Colors of the Rainbow Quilt




Introduction: Colors of the Rainbow Quilt

When I saw the Colors of the Rainbow Contest cover photo, I knew immediately that I had to make that explosion of rainbow-y goodness into a quilt. (Honestly though... what do I NOT think "how can I make that out of fabric?" about... Quilters and Sewers: amirite?). I pulled out the brightest of brightest batik fabrics and the outcome seriously makes my heart so happy!

This quilt is beginner to intermediate level; I walk you through the details on making this super easy quilt top, but you choose your own quilting and binding methods, which makes it intermediate. And I'm serious about it being easy; no special tools needed to make these triangles. This is the easiest method to making half-square triangles ever!

Size: ~56" x 56"

Step 1: Materials

*In this project, I used batiks (pronounced: buh-teeks) because they are bright, colorful, and are double-sided, so you don't have to worry about sewing "right sides together" (RST).

** You will need a dark-colored fabric to offset the bright/light colors and create the starburst explosion. I chose this navy batik from Joanns with all the colors swirling around in it to add to the explosion effect. Also, this fabric TOTALLY reminds me of 90's Lisa Frank - the queen of using colors of the rainbow, let's be real.

Quilt Top

  • Red, orange, yellow, green, blue, indigo, and violet batiks*
  • Dark blue or black batik**
  • Thread
  • Scissors
  • Rotary tool, ruler, mat
  • Clips or pins
  • Sewing machine
  • Iron

Quilting and Binding

  • Batting (60" x 60") - I used a thin natural cotton - not loft - because I wanted a table cloth
  • Backing (60" x 60") - I used a blue batik
  • Top and bottom quilting matching thread
  • Optional: Spray baste

Step 2: Prepare Squares

  1. Cut your fabrics to 10" x 10" squares. Because each color is not used equally, only cut the following amount of squares for each color:
    • Red: 1
    • Orange: 2
    • Yellow: 3
    • Green: 4
    • Blue: 3
    • Indigo: 2
    • Violet: 1
    • Dark Blue: 16
  2. Make triangle squares.
    • Place a light (colored) square on a dark blue square, right sides together (RST)
    • Sew 1/4" seam all the way around the block
    • Place ruler on block from corner to corner and cut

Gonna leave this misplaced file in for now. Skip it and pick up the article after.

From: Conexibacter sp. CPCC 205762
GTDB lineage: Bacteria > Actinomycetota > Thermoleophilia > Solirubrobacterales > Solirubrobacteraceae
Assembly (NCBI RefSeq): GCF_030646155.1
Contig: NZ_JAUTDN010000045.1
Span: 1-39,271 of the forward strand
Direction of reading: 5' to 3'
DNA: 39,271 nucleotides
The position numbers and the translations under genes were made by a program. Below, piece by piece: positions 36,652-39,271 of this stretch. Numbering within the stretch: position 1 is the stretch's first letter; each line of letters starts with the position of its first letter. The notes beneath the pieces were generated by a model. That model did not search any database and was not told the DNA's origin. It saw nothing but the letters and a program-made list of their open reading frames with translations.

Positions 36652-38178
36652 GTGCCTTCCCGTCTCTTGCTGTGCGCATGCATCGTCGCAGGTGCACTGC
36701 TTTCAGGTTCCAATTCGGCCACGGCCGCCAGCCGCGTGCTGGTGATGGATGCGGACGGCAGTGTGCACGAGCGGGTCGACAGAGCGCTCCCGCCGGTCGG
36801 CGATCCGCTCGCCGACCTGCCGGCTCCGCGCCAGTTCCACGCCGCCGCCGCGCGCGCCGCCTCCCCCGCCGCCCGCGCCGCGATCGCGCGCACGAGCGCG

• Turn ruler perpendicular and cut from corner to corner again. This will give you four triangles (squares)
    • Press open squares

Step 3: Build Block

  1. Lay your blocks down according to the pattern above
  2. Double check your work!
  3. Sew the rows together, RST. Press your seams in the opposite direction each row; ie. rows 1 & 3, press left, and rows 2 & 4, press right. This will ensure your seams can "nest"
  4. Sew the four (4) columns together, RST, and press
  5. Repeat three (3) more times. You should have four quadrants of blocks that are 25" x 25" in size

*Tip: When sewing points, make sure to "nest" the corners, as pictured. To ensure "perfect" points, clip all nested points in place before you sew.

Step 4: Build Top

  1. Turn the four quadrants so the violet point towards the center, as pictured. This is why this quilt top is so easy. You do the same thing four times and that's it!
  2. Sew your two columns together, press open
  3. Sew Rows,meaning the two blocks, together, press open

* I did not square off the quilt at this point (meaning make edges straight and super even) because with this pattern and all the points, squaring can cause you to lose your points later on when you add the border.

Step 5: Add Border

You can stop before adding a border and move on to quilting, but I wanted to continue the explosion beyond the 4 quadrant blocks. I also made the border wider than normal - 3 inches - because I will square it up/trim off roughly 1/4" after I am done quilting it. If you want to save a ton of fabric, you can sew strips' short ends together to get a straight edge, but I sewed my border fabrics together at an angle (described below) so they match the angled quadrant blocks better. You could also make your strips longer or shorter to get a different look, or just choose one border color. This is up to you; just make sure you have around 220" of border.

  1. Cut four to five (4-5) 3" x 10" strips of each color
  2. Lay one strip perpendicular on the edge of another strip, right sides together. If you are going to follow the rainbow pattern (red, orange, yellow, green, blue, indigo, violet - ROYGBIV), make sure you start with two colors that are next to each other (ie. yellow and green)
  3. Clip together and sew a straight line from corner to corner, as pictured